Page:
Play Live Radio
Next Up:
0:00 0:00
Available On Air Stations

Would Feds Withhold Education Funding Over Seattle High School's Refusal To Test?

Evan Vucci
AP Photo
President Barack Obama and U.S. Secretary of Education Arne Duncan appear together in the East Room of the White House in Washington, D.C.

The letter of the law is pretty clear, state schools superintendent Randy Dorn has warned.

If teachers at Seattle's Nathan Hale High School follow through on their promise not to give their eleventh graders a federally-required standardized test, Dorn's office says federal education officials could cut off funding not only for Seattle Public Schools but even for schools across Washington state.

But would the feds actually go so far? Some anti-testing advocates and policy experts doubt it.

"I certainly think that you might get a threatening letter or some unpleasant phone calls and conversations, but I'm not sure it goes all the way to taking dollars away," said Anne Hyslop, a senior policy analyst at the national non-profit research and consultancy group Bellwether Education Partners.

'Anything's Possible'

Staff members at Nathan Hale High School are weighing their options this week about whether to proceed with their scheduled boycott of the Smarter Balanced Assessments, which the No Child Left Behind law requires juniors to take this year.

Principal Jill Hudson has said the school's leadership team did not arrive at its decision to boycott the assessment lightly; that Nathan Hale teachers have serious concerns about the number of tests their students must take. But Hudson says the staff doesn't want to jeopardize funding for other schools or districts.

"We're more heavily-scrutinized because we are the largest district in the state," Hudson said in an interview on March 2. "Because of that heavy scrutiny, anything's possible."

Under Law, Schools Cannot 'Take A Year Off'

Washington state's Office of the Superintendent of Public Instruction first raised the possibility that Nathan Hale's boycott "could have statewide effects" on Feb. 26.

The state agency pointed to a letter the U.S. Department of Education sent to the Illinois State Board of Education. The letter spells out that a school district is "not allowed to 'take a year off'" from annual testing under the No Child Left Behind law.

The letter also says that, among the consequences that could follow a breach of NCLB, the feds "might seek to withhold programmatic funds from the State and expect the [state] to withhold from [local schools or districts]."

"Washington state receives federal education funds on the condition that federal laws are followed," OSPI spokesman Nathan Olson said in a statement. "If a school decides not to follow federal law, it isn’t unreasonable to think that federal money might be withheld."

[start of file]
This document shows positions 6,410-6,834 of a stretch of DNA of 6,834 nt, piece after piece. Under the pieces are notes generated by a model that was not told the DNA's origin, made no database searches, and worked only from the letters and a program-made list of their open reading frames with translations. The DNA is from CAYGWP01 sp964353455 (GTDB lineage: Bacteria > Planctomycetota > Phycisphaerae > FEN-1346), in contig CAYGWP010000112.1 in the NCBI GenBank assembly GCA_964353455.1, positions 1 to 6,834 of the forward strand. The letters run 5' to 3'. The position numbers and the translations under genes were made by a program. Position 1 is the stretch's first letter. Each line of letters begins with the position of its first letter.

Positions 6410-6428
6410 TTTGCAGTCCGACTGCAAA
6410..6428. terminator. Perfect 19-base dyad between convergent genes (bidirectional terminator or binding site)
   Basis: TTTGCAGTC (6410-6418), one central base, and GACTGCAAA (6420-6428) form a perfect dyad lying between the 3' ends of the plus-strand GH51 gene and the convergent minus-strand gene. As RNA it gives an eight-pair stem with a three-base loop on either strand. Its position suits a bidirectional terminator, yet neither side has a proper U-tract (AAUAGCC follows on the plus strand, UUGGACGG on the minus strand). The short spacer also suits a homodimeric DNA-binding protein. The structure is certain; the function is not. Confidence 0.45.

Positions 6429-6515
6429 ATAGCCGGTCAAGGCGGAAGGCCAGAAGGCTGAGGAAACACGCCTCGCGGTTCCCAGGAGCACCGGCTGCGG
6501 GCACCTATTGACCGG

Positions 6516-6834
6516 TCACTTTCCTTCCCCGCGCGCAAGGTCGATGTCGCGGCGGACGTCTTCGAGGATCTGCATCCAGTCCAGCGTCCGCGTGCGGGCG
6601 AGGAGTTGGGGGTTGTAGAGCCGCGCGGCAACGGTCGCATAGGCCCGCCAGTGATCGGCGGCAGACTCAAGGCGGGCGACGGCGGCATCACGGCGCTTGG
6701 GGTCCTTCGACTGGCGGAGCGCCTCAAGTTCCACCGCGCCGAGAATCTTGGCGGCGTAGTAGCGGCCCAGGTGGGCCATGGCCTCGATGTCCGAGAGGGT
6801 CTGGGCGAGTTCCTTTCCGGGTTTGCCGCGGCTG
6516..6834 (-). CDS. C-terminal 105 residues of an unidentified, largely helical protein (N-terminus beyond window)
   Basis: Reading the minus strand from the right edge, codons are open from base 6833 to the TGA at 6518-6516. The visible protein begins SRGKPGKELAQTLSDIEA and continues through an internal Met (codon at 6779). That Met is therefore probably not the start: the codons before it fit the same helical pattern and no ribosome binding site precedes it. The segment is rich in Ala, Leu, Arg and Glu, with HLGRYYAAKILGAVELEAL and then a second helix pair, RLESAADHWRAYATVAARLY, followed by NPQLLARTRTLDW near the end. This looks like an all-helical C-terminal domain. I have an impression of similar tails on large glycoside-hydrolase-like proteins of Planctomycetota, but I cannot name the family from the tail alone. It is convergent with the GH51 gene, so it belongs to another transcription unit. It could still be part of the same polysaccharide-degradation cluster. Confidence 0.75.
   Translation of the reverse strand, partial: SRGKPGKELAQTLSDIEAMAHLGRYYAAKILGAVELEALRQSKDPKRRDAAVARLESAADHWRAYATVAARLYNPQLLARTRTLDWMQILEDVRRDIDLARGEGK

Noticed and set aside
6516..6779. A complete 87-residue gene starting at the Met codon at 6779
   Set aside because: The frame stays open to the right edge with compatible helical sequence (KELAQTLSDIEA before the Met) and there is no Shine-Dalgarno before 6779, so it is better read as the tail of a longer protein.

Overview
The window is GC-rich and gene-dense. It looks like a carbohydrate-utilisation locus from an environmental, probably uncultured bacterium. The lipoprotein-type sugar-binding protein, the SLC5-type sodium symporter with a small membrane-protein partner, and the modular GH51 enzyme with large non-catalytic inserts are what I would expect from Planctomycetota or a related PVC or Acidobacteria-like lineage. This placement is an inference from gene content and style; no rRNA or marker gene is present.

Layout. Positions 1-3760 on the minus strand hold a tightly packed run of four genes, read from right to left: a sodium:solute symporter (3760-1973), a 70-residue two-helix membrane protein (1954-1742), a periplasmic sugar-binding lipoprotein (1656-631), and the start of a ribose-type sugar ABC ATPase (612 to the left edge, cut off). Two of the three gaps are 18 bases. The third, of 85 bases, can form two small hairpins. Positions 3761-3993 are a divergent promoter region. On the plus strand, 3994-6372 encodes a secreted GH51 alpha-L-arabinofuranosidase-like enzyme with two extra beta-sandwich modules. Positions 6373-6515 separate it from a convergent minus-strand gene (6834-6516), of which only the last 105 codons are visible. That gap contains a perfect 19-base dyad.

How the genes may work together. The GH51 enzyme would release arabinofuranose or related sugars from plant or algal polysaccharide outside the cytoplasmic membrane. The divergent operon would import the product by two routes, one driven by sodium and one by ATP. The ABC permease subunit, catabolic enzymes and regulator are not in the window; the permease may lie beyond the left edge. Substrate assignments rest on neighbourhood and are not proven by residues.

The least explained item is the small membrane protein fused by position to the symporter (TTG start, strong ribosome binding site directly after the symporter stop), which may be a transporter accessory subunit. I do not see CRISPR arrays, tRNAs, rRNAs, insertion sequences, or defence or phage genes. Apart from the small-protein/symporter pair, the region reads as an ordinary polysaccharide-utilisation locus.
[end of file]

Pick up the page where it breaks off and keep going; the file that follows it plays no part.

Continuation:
'Reluctant To Throw Down Serious Sanctions'

New America education policy analyst Kaylan Connally says that while it's within the feds' authority to freeze funding over Nathan Hale's refusal to test, it's not likely they'd actually take that step.

"It does seem like a tall order," Connally said. "The first step would be a letter asking for compliance before actually seeing anything more drastic happen." 

Hyslop agrees, citing recent history. She points to the waivers from NCLB's most stringent requirements that the U.S. Department of Education issued to more than 40 states — including, at one point, Washington. Though Washington lost its waiver over a disagreement over the state's teacher evaluation law, it never lost federal funding.

"The U.S. Department of Education has been pretty reluctant on the whole to throw down the most serious sanctions against states that haven't been following the letter of the law or the spirit of their waiver request, and they've also been reluctant throughout the course of NCLB's implementation to really take funding away from states; there's only a few cases where that's happened," Hyslop said. 

'Our Families Have Rights'

The Nathan Hale High School Senate formally voted to refuse to give Smarter Balanced tests to juniors, not sophomores, at a meeting late last month. The teachers, parents, administrators, staff members and students of the Senate — the school's "building leadership team" — have formal powers to adopt budgets and decisions impacting the school.

Minutes of the Senate's meetings show the group has discussed a "Plan B": administering Smarter Balanced Assessments to juniors, but giving parents instructions on how to refuse that their child be tested.

"Even if we're directed to give this assessment — and it is a state directive that we administer this assessment — we're also going to make sure our families know that they do have rights," Hudson said, "and ... to refuse to have their students sit for the assessment is well within their rights."

Contacted this week, OSPI spokesman Nathan Olson said state education officials are still reviewing how to handle Nathan Hale's decision.

The issue, he said, is "complicated."

Kyle Stokes covers the issues facing kids and the policies impacting Washington's schools for KPLU.